He opened Longton last year. Premises Department have contrived to make a nice little office of the premises which formerly housed a shop and a satisfactory business is being developed there. Shortly after our arrival we paid a visit to one of Mr. Bardsley's customers, the Stanley Pottery, and were shown over the works.  We were introduced to the sagger maker's bottom knocker, who, for those unversed in the specialised lan­guage of the Trade, is the man who makes the bottoms for the cases of fire clay in which the china is enclosed for baking in the kilns. He flattens a lump of clay into a “shape” with a wooden tool called a knocker while his superior officer makes the case. We also managed to smash a plate which we were exami­ning; it just dropped to pieces in our hand. (We seem to have heard that one somewhere before!). The explanation, of course, was that it hadn't been fired. (Nor have we, so far!)

Sep 1.jpg

1951 Longton Interior 7 BGA Ref 30-1729.jpg

1951 Longton Interior 5 BGA Ref 30-1729.jpg

Branch Images © Barclays Ref 0030/1729

We were very much impressed with a trade which has not yet succumbed to the machine age, where the skill of the craftsman, whether at the potter's wheel or with the paintbrush, still predominates. We were also struck with the apparent happiness of the work people and we were told that despite the grimness of living conditions in the Five Towns the people are noted for their keen sense of humour and their kindliness.

Sep 1.jpg

1951 Longton Interior 6 BGA Ref 30-1729.jpg

After lunch we went to Trentham Gardens, seat of the wartime Central Clearing House, now restored to its proper function as a dance hall, café and entertainment centre. The grounds were looking lovely in their spring dress and it was hard to realise that ten minutes' run in a car and one would be plunged again into the murk and soot of the Towns. Then to the branch again to take the photograph of the staff. In addition to Mr. Bardsley there is Mr. R. S. King, who started his career at Cocks Biddulph branch, going to Hanley after the war and to Longton last year. Also, Mr. P. Boulton, who entered the service at the Central Clearing House in 1944, afterwards going to Stafford. Miss H. Davies entered the Bank in April of last year. We went to a piece of waste ground less than five minutes' walk from the branch and took two photographs. We wanted a typical background and have used the better of the two. The other, taken against a background of twenty-six smoking chimneys and kilns, did not quite convey the idea we meant to convey or we would certainly have used it.

Sep 1.jpg

The long hard road to retirement...

Sep 1.jpg

It seems Longton’s Manager Mr Dakin had something of a struggle on his hands trying to make a success of the Branch. This is due in part to competition from local banks. The Midland District Results for the year 1962 reveal a number of telling statistics.  Mr Dakin has a staff of four men and two women. His length of service (which will total forty-three years when he retires) means he is quite high up the pay scale at £1,810 per annum.  Set this against a profit of just £370 for the year and we can see that Longton is barely paying its own way, the Manager’s salary alone being equal to nearly five times the profit of the Branch! This result puts Longton at number 26 in the league table of 37 Midland Branches. There are 674 Current and Deposit accounts.  Total average credit balances are £157,000 against average debit balances of £107,000. The District Manager’s summary of Longton’s position is quite to the point – “Difficult area where the Manager tries hard but has difficulty in holding our position. He would welcome a change”.  Sadly for Mr Dakin, it appears the change he craved came only when he retired – some seven years later – and this might explain his rather dour expression in the photograph. He finally hangs up his tie forever early in 1969, and entertains colleagues and friends to a buffet. Martins Bank Magazine takes up the story…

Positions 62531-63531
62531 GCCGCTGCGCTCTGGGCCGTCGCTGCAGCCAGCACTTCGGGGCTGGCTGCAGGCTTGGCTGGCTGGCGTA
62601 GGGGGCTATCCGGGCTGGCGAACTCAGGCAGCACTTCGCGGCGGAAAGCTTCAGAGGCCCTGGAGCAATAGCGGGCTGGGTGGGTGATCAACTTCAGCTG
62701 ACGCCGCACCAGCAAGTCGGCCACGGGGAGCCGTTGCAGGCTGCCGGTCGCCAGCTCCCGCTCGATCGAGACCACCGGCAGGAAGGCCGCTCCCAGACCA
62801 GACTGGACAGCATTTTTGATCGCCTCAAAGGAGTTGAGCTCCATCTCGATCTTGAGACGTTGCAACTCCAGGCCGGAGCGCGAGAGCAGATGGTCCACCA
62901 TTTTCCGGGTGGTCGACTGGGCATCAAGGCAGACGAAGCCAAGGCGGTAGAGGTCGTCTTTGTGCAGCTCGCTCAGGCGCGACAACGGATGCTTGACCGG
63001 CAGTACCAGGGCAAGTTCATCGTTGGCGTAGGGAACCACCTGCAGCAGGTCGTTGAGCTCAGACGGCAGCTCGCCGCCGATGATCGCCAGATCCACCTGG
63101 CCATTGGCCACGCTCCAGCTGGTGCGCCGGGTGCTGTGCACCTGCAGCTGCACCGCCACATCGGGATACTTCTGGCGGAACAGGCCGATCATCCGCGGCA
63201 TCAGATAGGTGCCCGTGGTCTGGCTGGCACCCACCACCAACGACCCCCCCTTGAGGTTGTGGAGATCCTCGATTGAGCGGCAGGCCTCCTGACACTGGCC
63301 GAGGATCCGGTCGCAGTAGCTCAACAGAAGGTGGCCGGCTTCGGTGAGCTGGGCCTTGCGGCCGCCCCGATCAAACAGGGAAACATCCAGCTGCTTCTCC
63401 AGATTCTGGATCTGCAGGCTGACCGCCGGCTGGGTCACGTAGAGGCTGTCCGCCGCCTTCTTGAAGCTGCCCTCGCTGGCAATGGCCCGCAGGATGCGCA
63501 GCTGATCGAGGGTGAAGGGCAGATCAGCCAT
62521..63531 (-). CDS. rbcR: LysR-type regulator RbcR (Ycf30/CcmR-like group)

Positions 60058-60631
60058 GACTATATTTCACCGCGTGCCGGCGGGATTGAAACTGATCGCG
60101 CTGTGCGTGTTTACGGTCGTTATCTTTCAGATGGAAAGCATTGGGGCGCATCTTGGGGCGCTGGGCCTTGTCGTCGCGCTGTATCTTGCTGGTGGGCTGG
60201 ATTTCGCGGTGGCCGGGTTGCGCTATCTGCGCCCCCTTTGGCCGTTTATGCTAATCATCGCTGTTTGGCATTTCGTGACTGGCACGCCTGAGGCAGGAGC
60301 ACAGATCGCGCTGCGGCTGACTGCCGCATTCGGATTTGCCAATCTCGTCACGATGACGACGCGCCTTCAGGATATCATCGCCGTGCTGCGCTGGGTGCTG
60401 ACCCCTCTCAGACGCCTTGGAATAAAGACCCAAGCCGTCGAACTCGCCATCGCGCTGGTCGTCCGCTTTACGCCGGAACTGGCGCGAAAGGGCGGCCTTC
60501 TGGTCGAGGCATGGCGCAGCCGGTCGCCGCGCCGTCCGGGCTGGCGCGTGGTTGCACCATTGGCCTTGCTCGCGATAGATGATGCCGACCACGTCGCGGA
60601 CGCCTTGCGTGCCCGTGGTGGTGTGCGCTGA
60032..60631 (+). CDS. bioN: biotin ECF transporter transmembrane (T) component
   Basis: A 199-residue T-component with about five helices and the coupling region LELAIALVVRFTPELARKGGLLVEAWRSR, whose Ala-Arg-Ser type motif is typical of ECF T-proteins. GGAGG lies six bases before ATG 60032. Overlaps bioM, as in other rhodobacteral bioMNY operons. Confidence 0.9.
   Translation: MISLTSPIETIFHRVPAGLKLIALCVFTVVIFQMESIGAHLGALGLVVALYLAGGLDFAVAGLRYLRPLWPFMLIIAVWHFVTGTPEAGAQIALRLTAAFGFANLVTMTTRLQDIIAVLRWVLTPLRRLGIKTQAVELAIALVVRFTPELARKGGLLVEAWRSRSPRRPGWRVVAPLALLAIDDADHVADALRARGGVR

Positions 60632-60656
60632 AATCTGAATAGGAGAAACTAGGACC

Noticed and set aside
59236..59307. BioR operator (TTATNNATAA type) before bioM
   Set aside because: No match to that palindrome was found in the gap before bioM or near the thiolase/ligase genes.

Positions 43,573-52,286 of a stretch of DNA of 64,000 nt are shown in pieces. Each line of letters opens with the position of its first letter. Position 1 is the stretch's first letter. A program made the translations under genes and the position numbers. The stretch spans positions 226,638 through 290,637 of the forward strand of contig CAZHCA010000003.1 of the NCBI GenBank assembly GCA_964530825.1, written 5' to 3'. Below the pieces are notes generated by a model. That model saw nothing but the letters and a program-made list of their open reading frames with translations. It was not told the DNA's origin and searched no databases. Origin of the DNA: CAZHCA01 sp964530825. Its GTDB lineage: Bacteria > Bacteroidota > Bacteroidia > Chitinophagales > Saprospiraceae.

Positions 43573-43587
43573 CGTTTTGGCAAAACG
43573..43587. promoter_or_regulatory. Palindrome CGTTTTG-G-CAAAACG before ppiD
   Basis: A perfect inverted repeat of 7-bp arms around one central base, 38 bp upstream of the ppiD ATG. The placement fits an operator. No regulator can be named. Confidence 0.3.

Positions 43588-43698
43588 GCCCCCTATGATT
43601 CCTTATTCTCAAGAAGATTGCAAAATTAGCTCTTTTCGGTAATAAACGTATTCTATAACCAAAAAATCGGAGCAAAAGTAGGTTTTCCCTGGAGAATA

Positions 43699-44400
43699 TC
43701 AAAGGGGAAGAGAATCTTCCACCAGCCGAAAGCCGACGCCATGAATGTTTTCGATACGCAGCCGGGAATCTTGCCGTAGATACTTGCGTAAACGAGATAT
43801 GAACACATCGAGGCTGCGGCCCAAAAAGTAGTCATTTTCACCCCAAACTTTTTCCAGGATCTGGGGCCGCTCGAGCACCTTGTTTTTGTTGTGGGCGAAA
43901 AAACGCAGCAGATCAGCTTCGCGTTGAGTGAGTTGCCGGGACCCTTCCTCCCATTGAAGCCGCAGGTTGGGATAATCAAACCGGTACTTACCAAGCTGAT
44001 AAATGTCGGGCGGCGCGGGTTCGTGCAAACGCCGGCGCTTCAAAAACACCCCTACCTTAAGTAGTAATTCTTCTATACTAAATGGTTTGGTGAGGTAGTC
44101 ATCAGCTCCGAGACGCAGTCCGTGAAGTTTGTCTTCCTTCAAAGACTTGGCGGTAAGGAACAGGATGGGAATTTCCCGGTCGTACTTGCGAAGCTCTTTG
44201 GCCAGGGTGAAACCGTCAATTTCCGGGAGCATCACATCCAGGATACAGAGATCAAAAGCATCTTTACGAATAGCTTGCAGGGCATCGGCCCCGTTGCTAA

Sep 1.jpg

 

on January 30 Mr Dakin retired after twelve years as Manager at Longton and 43 years' service in the Bank. He had begun his career with the Lancashire & York­shire Bank in Bradford and moved to the North Eastern District in 1936. Ten years later, six of them with H.M. Forces, he moved to the Midland District and his appointment came in 1956. At his request there was no formal presentation but forty friends and colleagues joined Mr and Mrs Dakin at the branch, where the District General Manager, Mr Hollway, presented a handsome portable radio and a scroll listing the subscribers. Mrs V. Fox gave Mrs Dakin a bouquet. In his speech of thanks Mr Dakin said he had no firm plans for the future but felt that he and his wife might move at a later date to North Wales. He then invited his guests to a buffet meal. Mr Dakin was entertained to lunch at Head Office by Mr Maxwell, and by Mr Hollway at Midland District Office.

Sep 1.jpg

Sep 1.jpg

Sep 1.jpg

1951 to 1957 Mr D C Bardsley Manager MBM-Su58P08.jpg

1952 Miss H Davies MBM-Su52P40.jpg

1952 Mr P Boulton  MBM-Wi67P01.jpg

1952 Mr RS King MBM-Sp65P05.jpg

1957 to 1969 Mr J R Dakin Manager MBM-Sp69P54.jpg

1969 Mr W Alderton Manager MBM-Sp69P08.jpg

Sep 1.jpg

 

 

 

 

 

Mr D C Bardsley

Manager

1951 to 31/01/1956

Miss H Davies

On the Staff

1952

Mr P Boulton

On the Staff

1952

Mr R S King

On the Staff

1952

Mr J R Dakin

Manager 01/02/1956 to 30/01/1969

Mr W Alderton

Manager

01/02/1969 to 1970

Sep 1.jpg

Title:

Type:

Address:

Index Number and District:

Hours:

 

Telephone:

Services:

Manager:

11-64-50 Longton

Full Branch

33 Market Street Longton Stoke on Trent Staffordshire

555 Midland

Mon to Fri 1000-1500

Saturday 0900-1130

Stoke-on-T 39737

Nightsafe Installed

Mr W Alderton Manager

1951

15 December 1969

1970

Currently

opened by Martins Bank Limited

Barclays Bank Limited 20-52-49 Longton Market Street

Closed

This area is being redeveloped

Gutinfo.jpg